UPDATE (KOIN) — “To be sure, we simply did not get this one right. We will always try to do better and work hard to align our core values – especially as they relate to the commitment we have to our men and women in uniform – with the experience our customers have on our planes every day,” U.S. Airlines Senior Manager of Veterans and Military Initiatives Capt. Jim Palmersheim wrote October 11 in a company statement.
“I would like to offer my sincere apology to the military service member and his fellow passengers who encountered an unfortunate situation earlier this week in which a decorated member of the military was prevented from placing his uniform in the closet, particularly because it is not indicative of the core values of our airline.”
CHARLOTTE, NC (WSOC/CNN) – U.S. Airways is trying to track down a U.S. Army special forces soldier after passengers said an airline attendant refused to hang up his jacket on a Charlotte-bound flight.
“And this man’s had many deployments. Hash marks on both sleeves. He didn’t deserve what he got,” said witness Cliff Autrey.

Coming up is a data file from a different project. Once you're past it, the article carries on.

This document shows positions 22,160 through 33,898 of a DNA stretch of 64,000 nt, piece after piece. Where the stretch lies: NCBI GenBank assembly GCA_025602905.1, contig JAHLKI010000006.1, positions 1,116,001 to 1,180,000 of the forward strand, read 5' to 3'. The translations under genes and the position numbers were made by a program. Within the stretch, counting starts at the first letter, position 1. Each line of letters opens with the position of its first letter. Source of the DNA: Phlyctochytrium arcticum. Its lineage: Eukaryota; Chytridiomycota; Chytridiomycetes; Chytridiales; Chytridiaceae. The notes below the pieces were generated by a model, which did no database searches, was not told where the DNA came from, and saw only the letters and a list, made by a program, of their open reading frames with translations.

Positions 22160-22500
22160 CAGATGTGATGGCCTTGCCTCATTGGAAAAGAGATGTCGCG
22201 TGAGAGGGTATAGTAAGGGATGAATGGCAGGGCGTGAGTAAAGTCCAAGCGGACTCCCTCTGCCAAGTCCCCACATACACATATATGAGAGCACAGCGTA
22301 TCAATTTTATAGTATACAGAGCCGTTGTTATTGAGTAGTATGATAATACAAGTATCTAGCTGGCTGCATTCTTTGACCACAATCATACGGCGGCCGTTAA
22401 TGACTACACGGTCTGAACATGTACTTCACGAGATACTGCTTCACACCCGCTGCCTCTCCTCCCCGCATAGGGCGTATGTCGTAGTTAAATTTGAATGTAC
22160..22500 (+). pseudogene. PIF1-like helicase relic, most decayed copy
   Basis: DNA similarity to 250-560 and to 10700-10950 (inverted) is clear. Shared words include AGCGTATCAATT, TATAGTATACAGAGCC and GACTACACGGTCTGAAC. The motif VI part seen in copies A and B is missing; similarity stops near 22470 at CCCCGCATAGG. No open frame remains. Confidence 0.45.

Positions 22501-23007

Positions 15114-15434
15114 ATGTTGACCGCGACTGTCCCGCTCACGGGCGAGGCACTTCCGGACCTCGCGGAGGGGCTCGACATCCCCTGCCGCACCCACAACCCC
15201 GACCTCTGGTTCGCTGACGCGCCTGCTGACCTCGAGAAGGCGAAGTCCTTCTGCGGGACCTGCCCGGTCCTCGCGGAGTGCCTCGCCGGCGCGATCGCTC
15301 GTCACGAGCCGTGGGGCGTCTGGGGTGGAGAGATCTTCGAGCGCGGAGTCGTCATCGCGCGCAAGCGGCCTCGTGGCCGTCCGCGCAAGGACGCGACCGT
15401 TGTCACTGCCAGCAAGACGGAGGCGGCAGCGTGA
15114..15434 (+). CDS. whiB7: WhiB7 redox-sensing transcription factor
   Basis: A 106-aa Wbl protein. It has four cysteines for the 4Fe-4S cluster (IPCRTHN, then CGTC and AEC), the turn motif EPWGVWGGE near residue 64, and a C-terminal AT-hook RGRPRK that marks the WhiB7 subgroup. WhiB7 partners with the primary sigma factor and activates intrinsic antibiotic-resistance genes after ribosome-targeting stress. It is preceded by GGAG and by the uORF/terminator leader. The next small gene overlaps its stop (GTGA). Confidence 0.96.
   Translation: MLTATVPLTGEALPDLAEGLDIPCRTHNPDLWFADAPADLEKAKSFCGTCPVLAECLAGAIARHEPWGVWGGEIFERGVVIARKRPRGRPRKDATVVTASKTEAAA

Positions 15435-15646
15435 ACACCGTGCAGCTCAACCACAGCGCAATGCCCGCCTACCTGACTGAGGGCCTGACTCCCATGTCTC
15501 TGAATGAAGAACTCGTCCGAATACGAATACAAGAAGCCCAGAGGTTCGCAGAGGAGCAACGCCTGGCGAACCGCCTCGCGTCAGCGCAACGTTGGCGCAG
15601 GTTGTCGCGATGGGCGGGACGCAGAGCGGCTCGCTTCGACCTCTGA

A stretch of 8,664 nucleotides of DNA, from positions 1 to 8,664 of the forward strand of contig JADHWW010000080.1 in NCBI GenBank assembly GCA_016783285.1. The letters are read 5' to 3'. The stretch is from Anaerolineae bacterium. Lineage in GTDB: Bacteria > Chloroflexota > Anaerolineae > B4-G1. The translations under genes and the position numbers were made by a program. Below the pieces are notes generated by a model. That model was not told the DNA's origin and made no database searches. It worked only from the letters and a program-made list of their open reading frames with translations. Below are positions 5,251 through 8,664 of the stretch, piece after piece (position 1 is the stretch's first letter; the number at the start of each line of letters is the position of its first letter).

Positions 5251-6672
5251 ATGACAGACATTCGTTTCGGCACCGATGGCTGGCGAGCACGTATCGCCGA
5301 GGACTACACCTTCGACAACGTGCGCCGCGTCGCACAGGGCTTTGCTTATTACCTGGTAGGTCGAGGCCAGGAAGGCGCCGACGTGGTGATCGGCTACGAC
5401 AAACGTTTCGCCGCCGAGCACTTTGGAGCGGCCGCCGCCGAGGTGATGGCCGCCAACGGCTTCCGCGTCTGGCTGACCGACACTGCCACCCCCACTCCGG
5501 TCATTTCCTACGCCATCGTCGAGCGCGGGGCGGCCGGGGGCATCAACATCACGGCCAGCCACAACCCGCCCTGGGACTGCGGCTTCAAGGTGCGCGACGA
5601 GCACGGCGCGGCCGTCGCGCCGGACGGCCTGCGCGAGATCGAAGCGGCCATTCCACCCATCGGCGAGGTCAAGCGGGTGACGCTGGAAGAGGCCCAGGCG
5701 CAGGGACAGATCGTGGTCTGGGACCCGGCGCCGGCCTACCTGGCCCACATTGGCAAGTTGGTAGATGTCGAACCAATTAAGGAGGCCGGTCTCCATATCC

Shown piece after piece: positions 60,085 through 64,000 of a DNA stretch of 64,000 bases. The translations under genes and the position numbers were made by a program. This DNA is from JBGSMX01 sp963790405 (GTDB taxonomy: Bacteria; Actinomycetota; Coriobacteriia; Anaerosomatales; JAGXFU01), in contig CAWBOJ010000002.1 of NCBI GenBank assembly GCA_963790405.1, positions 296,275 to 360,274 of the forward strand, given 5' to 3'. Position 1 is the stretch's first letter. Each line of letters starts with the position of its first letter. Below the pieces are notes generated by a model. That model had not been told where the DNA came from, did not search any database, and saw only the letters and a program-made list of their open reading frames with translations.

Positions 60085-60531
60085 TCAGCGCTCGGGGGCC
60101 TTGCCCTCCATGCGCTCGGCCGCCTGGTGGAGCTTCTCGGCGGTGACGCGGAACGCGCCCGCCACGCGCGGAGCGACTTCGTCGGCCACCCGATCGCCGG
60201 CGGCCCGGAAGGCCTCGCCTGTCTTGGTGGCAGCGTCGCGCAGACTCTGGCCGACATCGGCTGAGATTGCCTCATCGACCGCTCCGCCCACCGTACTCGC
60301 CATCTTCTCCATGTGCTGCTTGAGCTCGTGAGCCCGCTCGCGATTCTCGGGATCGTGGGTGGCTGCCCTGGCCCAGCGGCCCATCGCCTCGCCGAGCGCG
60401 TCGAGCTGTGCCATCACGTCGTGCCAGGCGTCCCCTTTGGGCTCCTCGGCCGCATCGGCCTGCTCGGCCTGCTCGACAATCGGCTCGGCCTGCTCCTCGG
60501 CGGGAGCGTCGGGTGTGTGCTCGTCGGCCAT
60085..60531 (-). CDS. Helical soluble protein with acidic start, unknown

Passengers are rallying around the Army Ranger. They say they’re appalled at how a flight attendant treated First Sergeant Albert Marle on board a flight from Portland to Charlotte.
Autrey was sitting in first class when he says Sergeant Marle, who was sitting in coach, asked a flight attendant if she could hang up his dress blues.
“And she got relatively belligerent with him, said it was against company policy. She could not do that. I offered to change seats with him,” Autrey said.
Autrey says several other first class passengers offered their seats, too, but Marle declined.
“He had a chest full of medals. Many deployments. All she had to say was yes, but she kept saying it’s against company policy,” Autrey said.
Another first class passenger told me on the phone he helped out Marle.
“I thanked him for his service, and I said, ‘can I hang your jacket up?’ And he handed me his jacket. I walked back up, and I hung his jacket simply behind my seat. There’s a difference between a policy and doing what’s right,” said Jon Dalhlberg.
Company officials told WSOC, “we’re certainly looking into how the situation was handled, and we will be responding internally appropriately. American and U.S. Airways has a long history of supporting our military. We offer pre-checked bags, and we work with several military support organizations.”
In the meantime, passengers say this sergeant deserves an apology.
“The lead flight attendant passed up a good opportunity to do a good deed. He just didn’t not want to get his dress blues coat wrinkled,” Autrey said.